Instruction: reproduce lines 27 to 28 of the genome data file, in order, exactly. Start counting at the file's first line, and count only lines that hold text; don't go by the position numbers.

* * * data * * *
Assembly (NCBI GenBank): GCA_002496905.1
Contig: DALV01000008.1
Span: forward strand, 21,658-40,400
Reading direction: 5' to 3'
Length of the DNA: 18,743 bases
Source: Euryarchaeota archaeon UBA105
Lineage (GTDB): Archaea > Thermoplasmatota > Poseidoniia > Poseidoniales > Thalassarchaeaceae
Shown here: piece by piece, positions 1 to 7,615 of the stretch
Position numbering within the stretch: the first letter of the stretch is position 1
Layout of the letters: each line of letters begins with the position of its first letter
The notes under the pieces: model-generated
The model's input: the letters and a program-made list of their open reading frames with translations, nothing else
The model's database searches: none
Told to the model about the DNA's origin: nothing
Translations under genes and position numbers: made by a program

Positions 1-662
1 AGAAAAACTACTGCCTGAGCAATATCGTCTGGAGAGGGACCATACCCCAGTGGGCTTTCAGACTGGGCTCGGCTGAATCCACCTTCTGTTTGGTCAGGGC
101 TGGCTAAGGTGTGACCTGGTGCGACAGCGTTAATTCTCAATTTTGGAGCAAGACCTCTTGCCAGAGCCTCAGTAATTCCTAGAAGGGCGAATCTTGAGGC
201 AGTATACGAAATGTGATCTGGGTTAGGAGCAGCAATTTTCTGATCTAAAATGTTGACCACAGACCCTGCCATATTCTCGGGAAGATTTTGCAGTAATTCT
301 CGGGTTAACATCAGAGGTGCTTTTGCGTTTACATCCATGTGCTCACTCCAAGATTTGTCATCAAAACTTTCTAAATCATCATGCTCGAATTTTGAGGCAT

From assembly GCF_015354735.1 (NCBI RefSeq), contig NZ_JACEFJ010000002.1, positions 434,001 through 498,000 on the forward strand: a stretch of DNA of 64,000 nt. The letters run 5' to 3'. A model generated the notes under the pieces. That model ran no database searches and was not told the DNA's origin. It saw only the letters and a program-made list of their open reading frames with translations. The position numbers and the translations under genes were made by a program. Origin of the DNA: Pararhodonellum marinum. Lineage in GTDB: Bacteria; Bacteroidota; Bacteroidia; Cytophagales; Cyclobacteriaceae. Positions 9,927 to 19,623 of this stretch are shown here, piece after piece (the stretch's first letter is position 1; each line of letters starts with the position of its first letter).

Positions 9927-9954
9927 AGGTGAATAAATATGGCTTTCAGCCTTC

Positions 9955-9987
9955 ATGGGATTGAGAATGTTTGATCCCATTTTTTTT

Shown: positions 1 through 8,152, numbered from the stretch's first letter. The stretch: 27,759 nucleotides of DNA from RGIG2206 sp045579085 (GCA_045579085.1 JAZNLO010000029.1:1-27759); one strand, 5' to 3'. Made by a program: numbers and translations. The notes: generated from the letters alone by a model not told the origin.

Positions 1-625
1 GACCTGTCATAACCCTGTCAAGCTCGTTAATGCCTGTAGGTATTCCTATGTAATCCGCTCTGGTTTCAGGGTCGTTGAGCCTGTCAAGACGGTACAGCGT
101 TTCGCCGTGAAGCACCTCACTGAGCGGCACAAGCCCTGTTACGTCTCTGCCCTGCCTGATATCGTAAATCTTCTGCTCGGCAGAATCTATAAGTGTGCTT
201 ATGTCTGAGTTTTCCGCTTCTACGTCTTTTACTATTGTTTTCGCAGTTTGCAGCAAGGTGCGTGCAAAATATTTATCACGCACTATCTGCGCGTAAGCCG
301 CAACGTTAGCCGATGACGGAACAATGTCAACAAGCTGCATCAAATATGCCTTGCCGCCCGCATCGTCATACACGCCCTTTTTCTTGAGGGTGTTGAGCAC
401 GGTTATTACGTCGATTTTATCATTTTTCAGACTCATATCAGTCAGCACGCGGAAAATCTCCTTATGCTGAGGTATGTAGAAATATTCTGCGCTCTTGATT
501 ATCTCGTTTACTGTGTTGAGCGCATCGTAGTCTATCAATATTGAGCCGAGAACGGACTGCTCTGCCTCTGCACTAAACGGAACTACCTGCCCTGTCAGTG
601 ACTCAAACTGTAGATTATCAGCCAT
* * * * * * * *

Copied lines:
Positions 1-625
1 GACCTGTCATAACCCTGTCAAGCTCGTTAATGCCTGTAGGTATTCCTATGTAATCCGCTCTGGTTTCAGGGTCGTTGAGCCTGTCAAGACGGTACAGCGT